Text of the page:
Ontario is introducing legislation that, if passed, would help keep the province’s roads among the safest in North America by reducing collisions, injuries and fatalities.
If passed, the proposed legislation and supporting amendments to the Highway Traffic Act will make highways and roads safer by:
- Increasing fines for distracted driving from its current range of $60 to $500 to a range of $300 to $1,000; assigning three demerit points upon conviction; and adding distracted driving to the existing list of novice driver conditions.
- Applying current alcohol impaired sanctions to drivers who are drug impaired.
- Introducing additional measures to address repeat offenders of alcohol impaired driving.
- Requiring drivers to wait until a pedestrian has completely crossed the road before proceeding at school crossings and pedestrian crossovers.
- Increasing fines and demerits for drivers who door cyclists, and requiring all drivers to maintain a distance of one metre when passing cyclists, where practicable.
- Helping municipalities collect unpaid fines by expanding licence plate denial for drivers who do not pay Provincial Offences Act fines.
Ensuring Ontario’s roads and highways are safe is part of the government’s economic pl an for Ontario. The four part plan is building Ontario up by investing in people’s talents and skills, building new public infrastructure like roads and transit, creating a dynamic, supportive environment where business thrives, and building a secure savings plan so everyone can afford to retire.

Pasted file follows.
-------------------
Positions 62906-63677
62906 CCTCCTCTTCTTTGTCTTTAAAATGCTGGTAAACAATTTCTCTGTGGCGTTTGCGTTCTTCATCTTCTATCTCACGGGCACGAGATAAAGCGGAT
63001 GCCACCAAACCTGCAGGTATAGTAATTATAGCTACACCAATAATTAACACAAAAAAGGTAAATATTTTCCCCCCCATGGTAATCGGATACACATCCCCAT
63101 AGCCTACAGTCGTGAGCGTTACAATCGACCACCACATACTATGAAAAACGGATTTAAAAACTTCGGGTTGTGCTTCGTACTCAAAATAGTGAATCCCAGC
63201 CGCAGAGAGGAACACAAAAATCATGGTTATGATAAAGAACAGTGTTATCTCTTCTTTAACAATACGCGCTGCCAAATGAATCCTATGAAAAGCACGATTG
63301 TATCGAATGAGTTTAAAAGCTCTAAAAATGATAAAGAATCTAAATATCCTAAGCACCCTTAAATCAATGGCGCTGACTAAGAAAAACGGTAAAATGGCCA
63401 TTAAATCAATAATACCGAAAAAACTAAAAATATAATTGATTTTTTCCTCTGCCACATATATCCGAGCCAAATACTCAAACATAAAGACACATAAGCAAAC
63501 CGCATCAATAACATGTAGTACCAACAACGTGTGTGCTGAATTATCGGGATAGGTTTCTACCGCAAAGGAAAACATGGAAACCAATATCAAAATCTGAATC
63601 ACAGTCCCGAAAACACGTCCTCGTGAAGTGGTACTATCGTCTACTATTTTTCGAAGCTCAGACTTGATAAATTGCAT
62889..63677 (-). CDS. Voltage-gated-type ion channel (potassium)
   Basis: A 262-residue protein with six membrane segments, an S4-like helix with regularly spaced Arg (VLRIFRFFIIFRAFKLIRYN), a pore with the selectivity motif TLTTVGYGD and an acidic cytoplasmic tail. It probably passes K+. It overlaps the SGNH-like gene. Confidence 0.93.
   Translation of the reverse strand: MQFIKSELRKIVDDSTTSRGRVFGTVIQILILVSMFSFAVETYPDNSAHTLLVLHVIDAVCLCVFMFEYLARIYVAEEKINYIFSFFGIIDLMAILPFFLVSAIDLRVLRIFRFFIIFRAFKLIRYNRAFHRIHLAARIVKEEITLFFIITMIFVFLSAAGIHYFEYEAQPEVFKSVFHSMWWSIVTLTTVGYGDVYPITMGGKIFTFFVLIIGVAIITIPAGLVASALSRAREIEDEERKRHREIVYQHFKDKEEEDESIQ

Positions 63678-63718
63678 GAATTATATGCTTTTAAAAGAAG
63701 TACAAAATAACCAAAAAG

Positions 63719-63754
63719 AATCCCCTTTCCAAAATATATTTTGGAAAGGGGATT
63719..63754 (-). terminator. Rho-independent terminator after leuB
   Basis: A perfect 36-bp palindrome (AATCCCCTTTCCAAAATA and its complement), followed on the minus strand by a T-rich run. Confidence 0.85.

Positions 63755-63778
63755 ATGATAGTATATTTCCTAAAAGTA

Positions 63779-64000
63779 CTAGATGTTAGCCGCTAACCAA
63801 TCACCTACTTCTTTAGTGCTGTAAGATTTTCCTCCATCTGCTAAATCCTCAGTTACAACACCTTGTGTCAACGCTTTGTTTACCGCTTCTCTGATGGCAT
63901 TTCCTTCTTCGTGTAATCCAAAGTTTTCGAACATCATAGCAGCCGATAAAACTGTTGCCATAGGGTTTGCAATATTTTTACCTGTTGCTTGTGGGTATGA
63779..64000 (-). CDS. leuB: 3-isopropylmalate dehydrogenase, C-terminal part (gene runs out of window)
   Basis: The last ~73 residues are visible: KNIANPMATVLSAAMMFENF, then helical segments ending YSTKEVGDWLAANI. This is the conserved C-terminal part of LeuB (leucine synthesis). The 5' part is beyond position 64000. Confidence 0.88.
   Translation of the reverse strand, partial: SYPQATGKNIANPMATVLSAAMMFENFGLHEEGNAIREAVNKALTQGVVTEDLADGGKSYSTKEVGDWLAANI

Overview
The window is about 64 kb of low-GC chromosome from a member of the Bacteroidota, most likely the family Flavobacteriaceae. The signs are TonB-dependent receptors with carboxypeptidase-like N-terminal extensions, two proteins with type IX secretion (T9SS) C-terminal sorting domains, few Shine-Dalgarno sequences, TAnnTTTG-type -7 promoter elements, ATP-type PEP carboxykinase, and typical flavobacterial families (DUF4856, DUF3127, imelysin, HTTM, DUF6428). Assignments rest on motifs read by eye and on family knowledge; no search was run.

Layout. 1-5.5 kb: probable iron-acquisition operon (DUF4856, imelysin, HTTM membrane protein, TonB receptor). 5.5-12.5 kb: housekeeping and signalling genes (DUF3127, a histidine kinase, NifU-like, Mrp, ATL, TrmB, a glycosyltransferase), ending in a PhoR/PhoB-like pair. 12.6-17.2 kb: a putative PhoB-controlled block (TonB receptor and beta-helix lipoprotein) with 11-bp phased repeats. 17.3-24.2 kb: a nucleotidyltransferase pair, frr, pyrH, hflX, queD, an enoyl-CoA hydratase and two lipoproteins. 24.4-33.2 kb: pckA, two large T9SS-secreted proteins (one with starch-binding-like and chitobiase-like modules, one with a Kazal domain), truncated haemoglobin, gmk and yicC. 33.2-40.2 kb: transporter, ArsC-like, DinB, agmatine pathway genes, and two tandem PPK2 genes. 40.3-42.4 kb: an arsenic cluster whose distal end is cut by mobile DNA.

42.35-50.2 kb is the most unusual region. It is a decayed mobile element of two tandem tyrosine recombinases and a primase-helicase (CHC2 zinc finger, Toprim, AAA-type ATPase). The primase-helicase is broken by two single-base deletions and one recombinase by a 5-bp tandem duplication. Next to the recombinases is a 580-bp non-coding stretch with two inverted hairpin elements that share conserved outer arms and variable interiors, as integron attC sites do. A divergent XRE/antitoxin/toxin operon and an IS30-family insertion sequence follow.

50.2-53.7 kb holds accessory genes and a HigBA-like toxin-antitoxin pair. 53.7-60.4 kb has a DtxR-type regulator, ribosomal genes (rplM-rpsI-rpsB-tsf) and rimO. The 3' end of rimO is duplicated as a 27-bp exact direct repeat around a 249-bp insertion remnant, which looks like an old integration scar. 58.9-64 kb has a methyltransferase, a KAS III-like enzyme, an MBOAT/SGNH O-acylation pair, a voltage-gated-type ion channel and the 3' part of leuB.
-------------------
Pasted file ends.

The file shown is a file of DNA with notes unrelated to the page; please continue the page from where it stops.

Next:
“If passed, our legislation will help keep pedestrians, drivers and cyclists safe on Ontario’s roads. Thanks to our legacy of tough laws, strong enforcement and partnerships with many dedicated road safety partners, Ontario’s roads are among the safest in North America and these new measures are intended to keep it that way.” – Steven Del Duca, Minister of Transportation
• According to recent statistics, over 45 per cent of drivers killed in Ontario were found to have drugs or a combination of drugs and alcohol in their system.
• If current collision trends continue, fatalities from distracted driving may exceed those from drinking and driving by 2016.
• Pedestrians represent about one in six motor vehicle-related fatalities on Ontario roads — 41 per cent of which occurred at intersections.
• The proposed legislation would build on existing measures Ontario has introduced to improve road safety, including making booster seats mandatory, ensuring every person wears a seatbelt, introducing stiffer penalties for street racing, bringing in tougher impaired driving laws, and banning hand-held devices while driving.